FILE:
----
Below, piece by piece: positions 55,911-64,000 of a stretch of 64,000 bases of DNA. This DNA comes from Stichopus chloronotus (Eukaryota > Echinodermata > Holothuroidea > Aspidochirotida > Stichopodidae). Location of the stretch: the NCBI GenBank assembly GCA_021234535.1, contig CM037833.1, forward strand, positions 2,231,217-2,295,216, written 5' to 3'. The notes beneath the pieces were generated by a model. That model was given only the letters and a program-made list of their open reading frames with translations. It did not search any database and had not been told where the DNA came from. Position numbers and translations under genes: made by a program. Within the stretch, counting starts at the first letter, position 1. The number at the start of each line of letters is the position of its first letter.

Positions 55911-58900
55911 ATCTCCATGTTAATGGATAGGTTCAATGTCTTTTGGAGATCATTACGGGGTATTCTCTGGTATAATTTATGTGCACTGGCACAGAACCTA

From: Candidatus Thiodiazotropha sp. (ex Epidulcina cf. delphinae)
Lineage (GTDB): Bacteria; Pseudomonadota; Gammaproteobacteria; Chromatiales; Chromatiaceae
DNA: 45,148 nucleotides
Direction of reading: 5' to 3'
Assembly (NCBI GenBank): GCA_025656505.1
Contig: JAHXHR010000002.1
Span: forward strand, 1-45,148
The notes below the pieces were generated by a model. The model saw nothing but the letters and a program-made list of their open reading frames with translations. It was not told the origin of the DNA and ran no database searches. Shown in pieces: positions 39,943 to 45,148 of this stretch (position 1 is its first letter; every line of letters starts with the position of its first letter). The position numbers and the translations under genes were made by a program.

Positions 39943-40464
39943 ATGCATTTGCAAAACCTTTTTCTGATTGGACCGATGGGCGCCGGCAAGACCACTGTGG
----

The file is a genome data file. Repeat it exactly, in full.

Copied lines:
Below, piece by piece: positions 55,911-64,000 of a stretch of 64,000 bases of DNA. This DNA comes from Stichopus chloronotus (Eukaryota > Echinodermata > Holothuroidea > Aspidochirotida > Stichopodidae). Location of the stretch: the NCBI GenBank assembly GCA_021234535.1, contig CM037833.1, forward strand, positions 2,231,217-2,295,216, written 5' to 3'. The notes beneath the pieces were generated by a model. That model was given only the letters and a program-made list of their open reading frames with translations. It did not search any database and had not been told where the DNA came from. Position numbers and translations under genes: made by a program. Within the stretch, counting starts at the first letter, position 1. The number at the start of each line of letters is the position of its first letter.

Positions 55911-58900
55911 ATCTCCATGTTAATGGATAGGTTCAATGTCTTTTGGAGATCATTACGGGGTATTCTCTGGTATAATTTATGTGCACTGGCACAGAACCTA

From: Candidatus Thiodiazotropha sp. (ex Epidulcina cf. delphinae)
Lineage (GTDB): Bacteria; Pseudomonadota; Gammaproteobacteria; Chromatiales; Chromatiaceae
DNA: 45,148 nucleotides
Direction of reading: 5' to 3'
Assembly (NCBI GenBank): GCA_025656505.1
Contig: JAHXHR010000002.1
Span: forward strand, 1-45,148
The notes below the pieces were generated by a model. The model saw nothing but the letters and a program-made list of their open reading frames with translations. It was not told the origin of the DNA and ran no database searches. Shown in pieces: positions 39,943 to 45,148 of this stretch (position 1 is its first letter; every line of letters starts with the position of its first letter). The position numbers and the translations under genes were made by a program.

Positions 39943-40464
39943 ATGCATTTGCAAAACCTTTTTCTGATTGGACCGATGGGCGCCGGCAAGACCACTGTGG